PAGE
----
The dam, the central feature of the Nurek Hydroelectric Power plant, stands 300 meters high, and supports nine hydroelectric generating units. The facility provides as much as 98 percent of Tajikistan's power. In summer, as the glaciers high in the Pamir Mountains melt, that means almost constant power in Dushanbe, 75 kilometers away.
The dam complex and electricity plant are shrouded in secrecy and even photos of President Imomali Rakhmon's picture in front of the building were not allowed. Police chased away this reporter after detaining him and his frightened driver.
Designed as a pyramid straddling the Vakksh River canyon, the dam measures over 700 meters across at the top; the volume of the structure is 54 million cubic meters of earth and cement. It was constructed between 1961 and 1980 by Soviet engineers and inherited by Tajikistan upon independence in 1991.
Behind the dam, the reservoir holds 10.5 cubic kilometers of water covering a surface area of 98 square kilometers and stretching over seventy kilometers up the valley. Nurek, as it is simply known, is the largest reservoir in Tajikistan.
Tajiks enjoy the refreshing, clear blue waters of the Nurek Reservoir for swimming and vacations. Floating dachas line the secluded crevices in the rocky canyons abutting the main lake. With steep shores and no beaches, swimmers must navigate a rocky terrain or dive directly from boats and the pontoon buildings that make weekend getaways.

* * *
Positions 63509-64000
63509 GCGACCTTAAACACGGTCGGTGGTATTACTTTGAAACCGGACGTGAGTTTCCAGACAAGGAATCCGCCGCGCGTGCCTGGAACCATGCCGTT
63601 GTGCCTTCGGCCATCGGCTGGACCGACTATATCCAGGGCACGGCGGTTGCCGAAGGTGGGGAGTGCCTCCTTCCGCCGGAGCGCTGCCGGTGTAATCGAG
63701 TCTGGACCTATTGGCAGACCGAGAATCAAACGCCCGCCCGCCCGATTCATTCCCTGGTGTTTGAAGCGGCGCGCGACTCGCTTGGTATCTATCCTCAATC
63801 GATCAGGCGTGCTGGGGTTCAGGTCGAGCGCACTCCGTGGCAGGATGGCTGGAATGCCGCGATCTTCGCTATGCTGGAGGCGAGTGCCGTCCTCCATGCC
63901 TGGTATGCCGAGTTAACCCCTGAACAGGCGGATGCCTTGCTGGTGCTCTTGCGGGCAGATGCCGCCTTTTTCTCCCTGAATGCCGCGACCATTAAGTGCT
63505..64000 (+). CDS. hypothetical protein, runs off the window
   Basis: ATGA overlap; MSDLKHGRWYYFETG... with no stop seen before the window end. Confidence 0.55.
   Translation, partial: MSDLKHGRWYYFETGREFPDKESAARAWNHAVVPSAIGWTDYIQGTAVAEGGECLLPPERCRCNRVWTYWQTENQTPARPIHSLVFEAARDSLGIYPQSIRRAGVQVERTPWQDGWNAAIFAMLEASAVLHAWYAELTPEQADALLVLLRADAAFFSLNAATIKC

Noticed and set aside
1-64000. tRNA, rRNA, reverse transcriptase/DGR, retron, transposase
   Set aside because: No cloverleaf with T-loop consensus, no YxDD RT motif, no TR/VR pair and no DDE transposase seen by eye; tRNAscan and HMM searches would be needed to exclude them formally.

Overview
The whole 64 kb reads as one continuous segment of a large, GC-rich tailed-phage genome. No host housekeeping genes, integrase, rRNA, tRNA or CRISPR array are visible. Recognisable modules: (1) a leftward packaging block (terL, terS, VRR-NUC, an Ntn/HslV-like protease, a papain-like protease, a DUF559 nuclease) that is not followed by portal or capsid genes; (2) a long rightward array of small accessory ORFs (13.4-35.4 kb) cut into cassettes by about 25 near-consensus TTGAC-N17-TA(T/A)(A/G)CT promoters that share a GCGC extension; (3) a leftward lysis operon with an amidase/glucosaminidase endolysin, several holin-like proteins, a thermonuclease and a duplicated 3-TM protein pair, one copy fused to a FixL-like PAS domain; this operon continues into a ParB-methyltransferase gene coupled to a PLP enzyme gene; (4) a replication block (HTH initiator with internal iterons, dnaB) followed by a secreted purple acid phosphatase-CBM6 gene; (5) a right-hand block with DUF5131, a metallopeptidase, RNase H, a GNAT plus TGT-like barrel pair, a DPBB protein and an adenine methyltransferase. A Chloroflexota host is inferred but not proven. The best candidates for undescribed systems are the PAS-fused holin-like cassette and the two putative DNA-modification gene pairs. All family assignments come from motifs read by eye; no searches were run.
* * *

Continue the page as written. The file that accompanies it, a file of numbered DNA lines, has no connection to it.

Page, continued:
There are currently five completed dams along the Varkhsh River valley and another four under construction. If completed according to original plans, the upstream Rogun Dam, another earth-fill structure begun by the Soviet Union in 1976, will be the tallest dam in the world, at 335 meters. Existing dams along the river make Tajikistan the largest per capita hydropower producer in the world.
The town of Nurek, still dominated by a statue of Vladimir Lenin, was built specifically to house the workers who staff the power plant. On a recent day in June, as temperatures soared well over 45 degrees Celsius (over 100 degrees Fahrenheit), buses full of workers shuttled between the town and the tight security perimeter of the dam's power station. Meanwhile, once freed from police custody, this reporter and the driver enjoyed the fruits of the reservoir's irrigation corridor in the form of lush melons and kebabs.
By. Clive Nigel
Originally published by EurasiaNet.org